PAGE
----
DeWitt resident Kurt Houston was fishing for walleye last weekend when he received a 51 pound, 5 ounce surprise.
Kurt took his son Hunter Houston and step-son Jake Brogden out for a day of fishing, hoping to catch some walleye when he came across the 48.5-inch flathead catfish. They were fishing by the north bridge when Kurt felt a strong pull on his 20-pound test line followed by the whole fishing pole going in the water.
“The fish swallowed the bait whole,” Kurt said. “It took 20 minutes to reel it in.”
Hunter was not as happy about the big catch.
“Hunter was pretty scared of the fish,” Kurt said. “The fish was bigger than him.”
Kurt considered releasing the fish back in to the river, but decided to prepare a feast for his family instead. The big catch provided 30 pounds of meat that the family plans to enjoy soon.
While catching a 51 pound flathead catfish is quite unusual, it is still far off from the state record of 81 pounds. Kurt says a friend of his caught a 74-pound flathead before. Some of the most common fish caught in the Mississippi River are catfish, bass, bluegills and dram, according to Kirk Hansen, fisheries biologist at Bellevue Fisheries Management. Crappie and walleye are also quite common, but it depends on the area, according to Hansen.
Most of these species even come close to the size of Kurt’s catch with bass weighing 5 to 6 pounds, walleye weighing 10 pounds at the most and other species reaching 4 to 5 pounds at most.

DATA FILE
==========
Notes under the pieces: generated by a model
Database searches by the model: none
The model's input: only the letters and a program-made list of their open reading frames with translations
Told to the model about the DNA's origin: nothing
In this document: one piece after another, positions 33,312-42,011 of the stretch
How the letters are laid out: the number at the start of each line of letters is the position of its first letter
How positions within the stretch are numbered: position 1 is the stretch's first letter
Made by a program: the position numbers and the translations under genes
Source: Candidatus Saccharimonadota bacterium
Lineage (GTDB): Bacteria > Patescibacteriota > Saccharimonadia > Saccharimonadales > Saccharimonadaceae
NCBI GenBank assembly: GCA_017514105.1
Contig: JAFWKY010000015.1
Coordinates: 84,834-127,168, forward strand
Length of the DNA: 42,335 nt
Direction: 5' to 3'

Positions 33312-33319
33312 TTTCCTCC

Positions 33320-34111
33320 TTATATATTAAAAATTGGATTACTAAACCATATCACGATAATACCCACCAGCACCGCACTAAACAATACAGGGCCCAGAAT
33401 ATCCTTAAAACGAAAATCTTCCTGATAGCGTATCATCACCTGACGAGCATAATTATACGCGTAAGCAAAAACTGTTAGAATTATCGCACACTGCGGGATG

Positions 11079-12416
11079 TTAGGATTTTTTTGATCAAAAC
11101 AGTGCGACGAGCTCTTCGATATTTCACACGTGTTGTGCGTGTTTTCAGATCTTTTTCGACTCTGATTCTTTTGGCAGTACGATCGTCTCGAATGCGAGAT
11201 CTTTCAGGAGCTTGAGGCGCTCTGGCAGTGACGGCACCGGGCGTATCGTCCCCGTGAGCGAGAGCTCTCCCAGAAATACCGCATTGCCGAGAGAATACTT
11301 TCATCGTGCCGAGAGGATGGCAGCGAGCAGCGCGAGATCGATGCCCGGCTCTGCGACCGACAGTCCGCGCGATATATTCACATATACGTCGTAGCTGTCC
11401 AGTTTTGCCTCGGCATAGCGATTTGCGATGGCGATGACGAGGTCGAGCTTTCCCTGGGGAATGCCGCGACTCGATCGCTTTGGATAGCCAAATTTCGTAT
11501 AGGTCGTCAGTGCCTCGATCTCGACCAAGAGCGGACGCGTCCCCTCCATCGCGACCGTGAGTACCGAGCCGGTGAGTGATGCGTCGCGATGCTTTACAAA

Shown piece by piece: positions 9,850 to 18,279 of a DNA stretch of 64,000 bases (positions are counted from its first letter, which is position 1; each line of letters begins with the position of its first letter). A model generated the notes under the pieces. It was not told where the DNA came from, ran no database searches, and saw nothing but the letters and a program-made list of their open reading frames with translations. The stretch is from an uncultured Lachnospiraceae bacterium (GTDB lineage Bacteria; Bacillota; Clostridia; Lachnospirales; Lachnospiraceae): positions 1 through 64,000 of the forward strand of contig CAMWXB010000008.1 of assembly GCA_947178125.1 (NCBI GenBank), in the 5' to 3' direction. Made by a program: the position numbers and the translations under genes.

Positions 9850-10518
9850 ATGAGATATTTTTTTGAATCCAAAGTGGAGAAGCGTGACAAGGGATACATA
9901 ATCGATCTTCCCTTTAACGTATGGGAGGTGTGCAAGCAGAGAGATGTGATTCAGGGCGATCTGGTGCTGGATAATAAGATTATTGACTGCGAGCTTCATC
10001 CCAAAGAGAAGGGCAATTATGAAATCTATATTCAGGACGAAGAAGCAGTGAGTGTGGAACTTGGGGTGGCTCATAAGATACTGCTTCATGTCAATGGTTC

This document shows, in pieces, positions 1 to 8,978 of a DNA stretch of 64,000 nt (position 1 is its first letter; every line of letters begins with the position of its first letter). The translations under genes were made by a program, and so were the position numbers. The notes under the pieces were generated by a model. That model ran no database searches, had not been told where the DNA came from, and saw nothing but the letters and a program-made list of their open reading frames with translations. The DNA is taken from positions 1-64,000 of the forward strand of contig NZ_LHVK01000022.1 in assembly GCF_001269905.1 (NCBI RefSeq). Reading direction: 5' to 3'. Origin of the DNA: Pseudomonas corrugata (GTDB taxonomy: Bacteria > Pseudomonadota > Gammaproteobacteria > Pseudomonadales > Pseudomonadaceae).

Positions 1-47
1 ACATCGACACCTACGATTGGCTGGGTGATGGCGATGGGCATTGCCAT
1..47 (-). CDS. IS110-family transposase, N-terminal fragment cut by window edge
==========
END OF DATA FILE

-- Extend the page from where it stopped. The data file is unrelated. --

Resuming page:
Peak fishing season depends on the species of fish, according to Hansen. Walleye fishing is best from April through June and also in the fall. Summertime is best for reeling in a catfish. Bass fishing doesn’t have a peak, because conditions are good year round. Fishing seasons will most likely be slightly earlier this year, according to Hansen. The record high warm weather causes the fish to come out earlier.
The Iowa portion of the Mississippi River is home to more than 100 species of fish. While big catches like Kurt’s 51-pound catfish aren’t common, fishers should still be prepared for anything.
“You never know when you might catch a flathead catfish like that, an eel or a sturgeon,” Hansen said. “Sometimes you don’t know until you feel that big pull and even then you might just think your hook is caught on something.”